August 20, 2020 1:21:15 pm
Artist and Twitter user Monyee Chau (@monyeeart) shared a meme to show there can be never enough garlic in a dish but the size of garlic cloves in her hand caused the image to be widely shared on social media.
Showing two huge cloves of garlic in her palm, she wrote that’s what she used when the recipe said “use two cloves of garlic”. However, many claimed they had never seen such oversized garlic before and the tweet got over 2.5 lakh tweets.
With many baffled whether the garlic was real or the result of a camera trick, she wrote that she had got it from a local Asian Grocery supermarket and had never seen them before.
recipe: use two cloves of garlic
me: got it pic.twitter.com/WdfXwfXxwg
— 敏儀 | BLM #JunkTerrorLaw (@monyeeart) August 17, 2020
People who love garlic in their food said they would also like to get the same garlic and asked her where she got it from.
This is me. I ❤️ garlic. https://t.co/OHs4NeUfPt
— J 💋 (@JustJ012020) August 19, 2020
I would like 500kgs of that stuff https://t.co/qehmwjFnNc
— Saurabh Shrivastava (@saurabhshri_) August 19, 2020
There’s no such thing as too much garlic. https://t.co/VmFwi4YijR
— Cherry vs. The Homosapiens Agenda (@jacquesadit118) August 19, 2020
Finally the correct amount of garlic to start with https://t.co/rnRum7bOY4
— D, a.k.a. Crius (@the_kilt_thief) August 19, 2020
I’ve never seen one so big omg I want one where do I find these??? https://t.co/A6URx61KFG
— Lip Gloss Queen (@Wrapfiqah_) August 18, 2020
As someone who uses garlic a lot, I want a lifetime supply of this https://t.co/9FFMfWDpAr
— Quo Warrantine (@atty_lp) August 18, 2020
Also, where can I find garlic this size? Asking for a friend who is me. https://t.co/lg9AbzWvJM
— 𝔹𝕒’𝕒𝕝 𝕥𝕙𝕖 𝔹𝕒𝕣𝕕 is #writing and #antifa (@gnjoneswriter) August 18, 2020
Yo…where did you get those pic.twitter.com/GQVxx5oAeD
— HICook (@HI_Darius) August 18, 2020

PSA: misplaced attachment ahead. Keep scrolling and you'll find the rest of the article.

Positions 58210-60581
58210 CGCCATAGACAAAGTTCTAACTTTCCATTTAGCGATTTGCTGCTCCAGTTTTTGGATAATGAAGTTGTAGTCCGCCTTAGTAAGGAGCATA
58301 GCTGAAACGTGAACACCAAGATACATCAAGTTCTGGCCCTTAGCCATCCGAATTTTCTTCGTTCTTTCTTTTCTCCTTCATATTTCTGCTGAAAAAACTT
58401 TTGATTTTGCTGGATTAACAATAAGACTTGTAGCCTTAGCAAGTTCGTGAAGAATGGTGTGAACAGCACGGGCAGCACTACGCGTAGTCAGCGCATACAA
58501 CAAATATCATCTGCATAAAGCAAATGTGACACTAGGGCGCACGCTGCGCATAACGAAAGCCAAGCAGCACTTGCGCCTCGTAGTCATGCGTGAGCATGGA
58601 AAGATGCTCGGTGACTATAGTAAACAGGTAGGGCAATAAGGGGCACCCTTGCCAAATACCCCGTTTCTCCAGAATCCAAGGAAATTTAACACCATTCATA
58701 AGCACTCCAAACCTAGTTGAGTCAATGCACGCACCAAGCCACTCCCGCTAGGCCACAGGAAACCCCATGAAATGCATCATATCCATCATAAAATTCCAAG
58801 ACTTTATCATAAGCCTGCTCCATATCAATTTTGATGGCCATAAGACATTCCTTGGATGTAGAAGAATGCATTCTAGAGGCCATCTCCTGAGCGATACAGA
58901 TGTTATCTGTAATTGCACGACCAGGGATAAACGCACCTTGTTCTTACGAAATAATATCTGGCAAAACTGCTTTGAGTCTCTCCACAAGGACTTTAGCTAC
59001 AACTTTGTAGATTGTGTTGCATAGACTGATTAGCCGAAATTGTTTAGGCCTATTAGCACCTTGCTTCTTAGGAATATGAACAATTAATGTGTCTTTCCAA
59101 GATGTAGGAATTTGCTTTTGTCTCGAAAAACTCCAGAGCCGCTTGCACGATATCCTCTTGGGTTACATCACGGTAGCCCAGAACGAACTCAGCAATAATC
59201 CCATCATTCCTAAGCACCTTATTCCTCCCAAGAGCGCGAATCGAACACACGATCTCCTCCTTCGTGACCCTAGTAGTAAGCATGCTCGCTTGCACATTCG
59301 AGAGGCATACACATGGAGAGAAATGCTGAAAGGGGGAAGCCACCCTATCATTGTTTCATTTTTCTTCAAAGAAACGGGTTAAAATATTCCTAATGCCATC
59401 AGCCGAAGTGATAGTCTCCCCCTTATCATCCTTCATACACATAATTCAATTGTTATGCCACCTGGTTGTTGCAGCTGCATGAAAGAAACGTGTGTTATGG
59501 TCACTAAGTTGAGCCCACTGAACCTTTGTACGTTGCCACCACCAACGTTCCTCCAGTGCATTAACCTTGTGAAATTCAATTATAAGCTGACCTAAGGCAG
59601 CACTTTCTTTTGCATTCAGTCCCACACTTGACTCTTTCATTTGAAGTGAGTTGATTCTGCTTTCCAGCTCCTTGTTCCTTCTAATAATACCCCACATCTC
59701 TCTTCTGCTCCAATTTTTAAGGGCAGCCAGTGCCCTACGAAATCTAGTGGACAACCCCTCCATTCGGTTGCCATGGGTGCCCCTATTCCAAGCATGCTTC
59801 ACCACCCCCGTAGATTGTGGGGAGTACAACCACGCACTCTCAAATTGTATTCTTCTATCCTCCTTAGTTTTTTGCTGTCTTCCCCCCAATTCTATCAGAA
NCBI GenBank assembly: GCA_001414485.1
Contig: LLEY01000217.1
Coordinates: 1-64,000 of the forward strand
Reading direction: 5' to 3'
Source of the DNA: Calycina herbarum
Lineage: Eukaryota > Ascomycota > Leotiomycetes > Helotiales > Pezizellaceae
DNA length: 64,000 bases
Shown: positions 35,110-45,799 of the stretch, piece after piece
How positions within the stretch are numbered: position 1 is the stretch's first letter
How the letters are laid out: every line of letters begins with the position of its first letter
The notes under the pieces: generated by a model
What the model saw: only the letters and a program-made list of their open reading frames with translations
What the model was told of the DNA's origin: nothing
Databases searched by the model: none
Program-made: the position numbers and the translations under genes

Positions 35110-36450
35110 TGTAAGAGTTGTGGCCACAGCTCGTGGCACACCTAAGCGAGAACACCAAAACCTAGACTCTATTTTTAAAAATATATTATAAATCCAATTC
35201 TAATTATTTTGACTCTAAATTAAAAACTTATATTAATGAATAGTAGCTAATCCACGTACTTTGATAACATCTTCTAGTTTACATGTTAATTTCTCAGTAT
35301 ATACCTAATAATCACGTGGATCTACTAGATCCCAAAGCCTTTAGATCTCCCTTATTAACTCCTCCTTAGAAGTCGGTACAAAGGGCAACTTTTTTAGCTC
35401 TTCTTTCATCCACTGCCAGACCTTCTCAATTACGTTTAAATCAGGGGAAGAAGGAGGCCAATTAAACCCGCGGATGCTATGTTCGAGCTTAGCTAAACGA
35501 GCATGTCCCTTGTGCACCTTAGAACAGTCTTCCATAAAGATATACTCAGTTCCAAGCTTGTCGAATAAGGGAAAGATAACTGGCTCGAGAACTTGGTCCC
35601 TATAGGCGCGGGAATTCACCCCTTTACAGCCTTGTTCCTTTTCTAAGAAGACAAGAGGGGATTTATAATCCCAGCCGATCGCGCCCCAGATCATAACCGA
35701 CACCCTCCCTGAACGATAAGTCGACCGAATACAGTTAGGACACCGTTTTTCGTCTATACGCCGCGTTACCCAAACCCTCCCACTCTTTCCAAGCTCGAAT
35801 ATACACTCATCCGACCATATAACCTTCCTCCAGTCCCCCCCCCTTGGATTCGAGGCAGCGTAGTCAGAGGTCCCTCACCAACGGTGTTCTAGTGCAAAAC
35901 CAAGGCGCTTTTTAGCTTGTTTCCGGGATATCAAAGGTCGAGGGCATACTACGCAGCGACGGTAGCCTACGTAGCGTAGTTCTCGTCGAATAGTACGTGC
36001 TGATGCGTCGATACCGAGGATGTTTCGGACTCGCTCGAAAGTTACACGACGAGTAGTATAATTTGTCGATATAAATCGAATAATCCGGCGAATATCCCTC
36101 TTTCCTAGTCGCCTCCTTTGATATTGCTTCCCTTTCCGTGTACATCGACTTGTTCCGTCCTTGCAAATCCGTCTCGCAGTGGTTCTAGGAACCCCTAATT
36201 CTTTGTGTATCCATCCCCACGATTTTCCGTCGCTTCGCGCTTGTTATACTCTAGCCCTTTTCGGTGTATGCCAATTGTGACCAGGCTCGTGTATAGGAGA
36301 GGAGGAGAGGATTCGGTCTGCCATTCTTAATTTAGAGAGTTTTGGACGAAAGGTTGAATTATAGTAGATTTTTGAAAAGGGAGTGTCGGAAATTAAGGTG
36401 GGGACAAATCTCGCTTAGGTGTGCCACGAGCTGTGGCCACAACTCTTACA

as a garlic enthusiast—YES https://t.co/OcQ5l2b0Ck
— Jacob (@cruzjacobbb) August 19, 2020
— Betsy 🍍 (@_betsylynne) August 18, 2020
This is me though. Also anybody know where I can find garlic that was clearly grown in a giant’s garden? https://t.co/OZvczRFjGQ
— aagutu saagutu (@pappuchaaru) August 19, 2020
However, people who had used this version of garlic before identified it as elephant garlic, which is milder than the smaller garlic. They also pointed out that using excess of it results in the food tasting more like leek than garlic.
If that’s elephant garlic (looks like it) it’s so disappointing. So much milder than regular garlic. Better to just use more regular garlic. https://t.co/f8uzinbvKb
— Guns, Ganders, and Goats (@MENA_Conflict) August 19, 2020
I tried using this garlic once and it wasn’t very garlicky I was so sad. It’s still cool though lol. https://t.co/ocJIJ9CO8v
— MamaGreen 🌱 (@mamagreeen) August 19, 2020
think this type of garlic is weaker tho so it might be even less potent than two small cloves https://t.co/p9fpl0P4Sr
— . (@bepista) August 18, 2020
What is elephant garlic?
According to a report by The Guardian, this special garlic clove grows up to 5cm wide. “It’s not really garlic; Allium ampeloprasum grows like a large leek, but tastes like mild garlic. It’s perfect for roasting and baking,” says the report.
The species can traced to various parts of the world that have warmer climates. However, according to the National Vegetation Society in UK these giant garlic cloves were re-discovered in 1941 by an American nurseryman, Jim Nicholls, who found it growing wild in the gardens of an abandoned settlement called Scio in the Willamette Valley of Oregon.
“Scio had been colonised by immigrants from the eastern Balkans in the 1860s. The “herb”, as it was regarded locally, was called Scio’s Giant Garli,” the website said.
It is said that the man selected and bred only from the larger cloves and “over a period of twelve years he established a large, very hardy, disease free strain which he started selling commercially in 1953, having registered the name ‘Elephant Garlic’.”
📣 The Indian Express is now on Telegram. Click here to join our channel (@indianexpress) and stay updated with the latest headlines
- The Indian Express website has been rated GREEN for its credibility and trustworthiness by Newsguard, a global service that rates news sources for their journalistic standards.